That day, small businesses will find opportunities galore.

My hunch is the day is not far ahead, and so small businesses that aim at prospering in the electronic appliance niche should start preparing themselves now.

WiFi for Pet Tracking

WiFi has added a new dimension to pet tracking. Americans love their pets. There are nearly 170 million pets in the United States. Their health and well-being concern their owners, but not as much as the possibility that they may get lost and never return. Pet owners think of ways to prevent this from happening.

Most pet trackers are equipped with GPS technology, which locates a pet in case it is lost. WiFi-enabled trackers, on the other hand, almost nullify the odds of the pet getting lost.

Location aside, WiFi pet trackers can also be used to track the activities of a pet. But before we go into that, let us first describe how the WiFi pet trackers prevent the pet from getting lost.

Pet trackers create a perimeter and, the moment the pet steps outside of it, sends alerts to its owner. As for tracking the pet’s activities, the collars store all the activity details and, through smartphone apps, the owners can have all the information synced for easy access. The WiFi pet-tracking market is flourishing and small businesses can enter into it to squeeze the opportunities.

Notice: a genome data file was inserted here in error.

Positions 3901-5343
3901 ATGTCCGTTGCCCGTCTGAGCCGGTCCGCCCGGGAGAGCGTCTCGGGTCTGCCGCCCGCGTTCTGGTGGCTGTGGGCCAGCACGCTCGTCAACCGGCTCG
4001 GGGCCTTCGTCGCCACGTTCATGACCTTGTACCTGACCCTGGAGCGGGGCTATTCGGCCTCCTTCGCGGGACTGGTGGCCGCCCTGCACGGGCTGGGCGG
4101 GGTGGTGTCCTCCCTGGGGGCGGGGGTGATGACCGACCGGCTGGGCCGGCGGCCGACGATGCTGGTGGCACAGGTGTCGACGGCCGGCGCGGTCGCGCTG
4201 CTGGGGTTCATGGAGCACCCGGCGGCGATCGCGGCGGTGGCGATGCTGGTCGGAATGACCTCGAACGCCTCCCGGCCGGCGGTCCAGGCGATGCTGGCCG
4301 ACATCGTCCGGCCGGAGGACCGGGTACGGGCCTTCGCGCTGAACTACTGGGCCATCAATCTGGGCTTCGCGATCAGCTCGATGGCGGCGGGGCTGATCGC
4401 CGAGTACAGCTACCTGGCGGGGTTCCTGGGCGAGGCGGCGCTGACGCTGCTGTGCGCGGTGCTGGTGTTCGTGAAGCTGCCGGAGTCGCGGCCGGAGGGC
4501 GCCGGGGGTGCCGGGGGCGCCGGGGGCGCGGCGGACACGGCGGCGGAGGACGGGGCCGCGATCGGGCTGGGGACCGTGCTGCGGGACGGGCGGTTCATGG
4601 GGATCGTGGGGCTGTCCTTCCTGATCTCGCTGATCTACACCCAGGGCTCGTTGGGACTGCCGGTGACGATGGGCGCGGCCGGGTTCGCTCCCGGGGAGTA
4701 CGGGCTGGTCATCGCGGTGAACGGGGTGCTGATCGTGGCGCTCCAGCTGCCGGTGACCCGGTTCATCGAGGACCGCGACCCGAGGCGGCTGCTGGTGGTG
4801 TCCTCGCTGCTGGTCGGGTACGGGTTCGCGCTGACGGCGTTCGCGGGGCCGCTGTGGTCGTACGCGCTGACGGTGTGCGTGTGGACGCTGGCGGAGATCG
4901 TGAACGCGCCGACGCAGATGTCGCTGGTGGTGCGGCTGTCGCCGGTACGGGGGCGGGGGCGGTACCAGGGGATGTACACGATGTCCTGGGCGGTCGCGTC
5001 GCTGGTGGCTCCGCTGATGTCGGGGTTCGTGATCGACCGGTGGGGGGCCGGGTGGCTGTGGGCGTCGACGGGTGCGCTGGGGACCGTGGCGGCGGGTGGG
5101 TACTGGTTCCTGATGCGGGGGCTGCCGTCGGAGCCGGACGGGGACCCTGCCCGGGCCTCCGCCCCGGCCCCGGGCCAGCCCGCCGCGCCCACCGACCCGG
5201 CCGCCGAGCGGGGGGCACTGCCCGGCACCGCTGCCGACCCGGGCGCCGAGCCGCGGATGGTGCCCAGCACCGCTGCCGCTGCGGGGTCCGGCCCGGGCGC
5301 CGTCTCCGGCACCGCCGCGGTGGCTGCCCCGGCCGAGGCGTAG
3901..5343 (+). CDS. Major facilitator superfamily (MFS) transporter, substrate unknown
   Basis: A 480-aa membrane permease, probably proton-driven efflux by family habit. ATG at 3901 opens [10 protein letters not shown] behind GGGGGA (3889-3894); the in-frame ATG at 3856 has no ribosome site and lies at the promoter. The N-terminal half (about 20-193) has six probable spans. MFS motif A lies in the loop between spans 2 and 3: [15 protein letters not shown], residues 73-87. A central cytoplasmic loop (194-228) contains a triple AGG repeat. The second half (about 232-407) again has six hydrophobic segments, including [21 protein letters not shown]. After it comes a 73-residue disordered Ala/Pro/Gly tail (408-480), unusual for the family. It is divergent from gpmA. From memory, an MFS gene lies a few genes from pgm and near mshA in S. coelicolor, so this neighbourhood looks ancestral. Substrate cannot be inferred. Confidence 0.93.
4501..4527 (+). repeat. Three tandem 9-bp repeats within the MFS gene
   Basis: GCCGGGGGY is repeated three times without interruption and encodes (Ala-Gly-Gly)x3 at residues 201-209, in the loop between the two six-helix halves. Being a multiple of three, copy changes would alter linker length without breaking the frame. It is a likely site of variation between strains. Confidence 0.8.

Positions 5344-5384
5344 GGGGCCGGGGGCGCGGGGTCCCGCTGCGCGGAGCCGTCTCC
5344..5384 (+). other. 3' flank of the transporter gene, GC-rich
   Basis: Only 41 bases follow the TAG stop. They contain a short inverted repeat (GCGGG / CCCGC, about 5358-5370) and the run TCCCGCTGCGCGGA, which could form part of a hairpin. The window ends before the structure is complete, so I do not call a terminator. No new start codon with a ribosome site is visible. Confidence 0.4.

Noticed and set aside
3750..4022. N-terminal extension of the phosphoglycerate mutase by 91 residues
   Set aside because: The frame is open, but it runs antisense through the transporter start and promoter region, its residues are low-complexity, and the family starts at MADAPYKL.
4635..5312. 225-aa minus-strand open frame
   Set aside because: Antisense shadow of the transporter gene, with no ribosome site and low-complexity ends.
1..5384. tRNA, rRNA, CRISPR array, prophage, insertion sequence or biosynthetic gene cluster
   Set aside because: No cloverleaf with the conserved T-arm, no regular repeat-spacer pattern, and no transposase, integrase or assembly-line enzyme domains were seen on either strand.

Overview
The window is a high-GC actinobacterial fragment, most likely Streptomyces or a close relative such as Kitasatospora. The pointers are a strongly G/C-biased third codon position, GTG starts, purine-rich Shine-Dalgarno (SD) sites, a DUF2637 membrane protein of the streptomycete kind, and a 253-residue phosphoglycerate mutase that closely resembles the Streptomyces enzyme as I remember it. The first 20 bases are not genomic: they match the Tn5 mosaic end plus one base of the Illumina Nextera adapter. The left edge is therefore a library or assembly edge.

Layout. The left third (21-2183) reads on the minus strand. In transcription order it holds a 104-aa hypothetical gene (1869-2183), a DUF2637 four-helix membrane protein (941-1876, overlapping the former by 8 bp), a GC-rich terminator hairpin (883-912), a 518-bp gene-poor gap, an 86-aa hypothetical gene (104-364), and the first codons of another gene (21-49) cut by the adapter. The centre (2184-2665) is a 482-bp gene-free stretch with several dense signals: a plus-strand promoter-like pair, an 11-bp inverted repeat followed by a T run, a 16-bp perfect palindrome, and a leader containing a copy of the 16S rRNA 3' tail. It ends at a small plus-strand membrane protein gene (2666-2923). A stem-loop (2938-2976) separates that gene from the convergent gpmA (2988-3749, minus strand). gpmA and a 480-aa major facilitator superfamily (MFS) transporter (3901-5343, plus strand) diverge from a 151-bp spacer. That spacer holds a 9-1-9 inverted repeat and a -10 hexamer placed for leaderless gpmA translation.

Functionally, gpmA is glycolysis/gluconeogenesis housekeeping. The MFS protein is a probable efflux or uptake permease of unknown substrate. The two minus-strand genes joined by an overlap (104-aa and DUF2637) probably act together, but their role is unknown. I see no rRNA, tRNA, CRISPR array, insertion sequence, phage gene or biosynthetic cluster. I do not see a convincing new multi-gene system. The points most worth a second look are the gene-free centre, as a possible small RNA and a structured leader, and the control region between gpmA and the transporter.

A small business can offer its WiFi hotspot to pet owners on a paid basis. It can even work on the pet tracking hardware and develop mobile apps that run those hardware.

WiFi-Enabled Clothes

Don’t get startled. At the 2014 SA Style Awards, a WiFi-enabled dress was showcased. The fascinating thing about the dress is it changes colors on its own, depending on the geographic location where it is being worn. The dress was designed by MWEB, the second largest Internet service provider in South Africa.

Apart from fashion, the dress also functions as a WiFi hotspot, which means when (and if) the market becomes ripe for such dresses, then a user won’t need any WiFi hotspot to connect to the Web as she’d be able to use her own clothes for connectivity.

The technologies used to develop a WiFi-enabled dress are not open to all at this moment, which means small businesses can’t aim at the wholesale production of those dresses.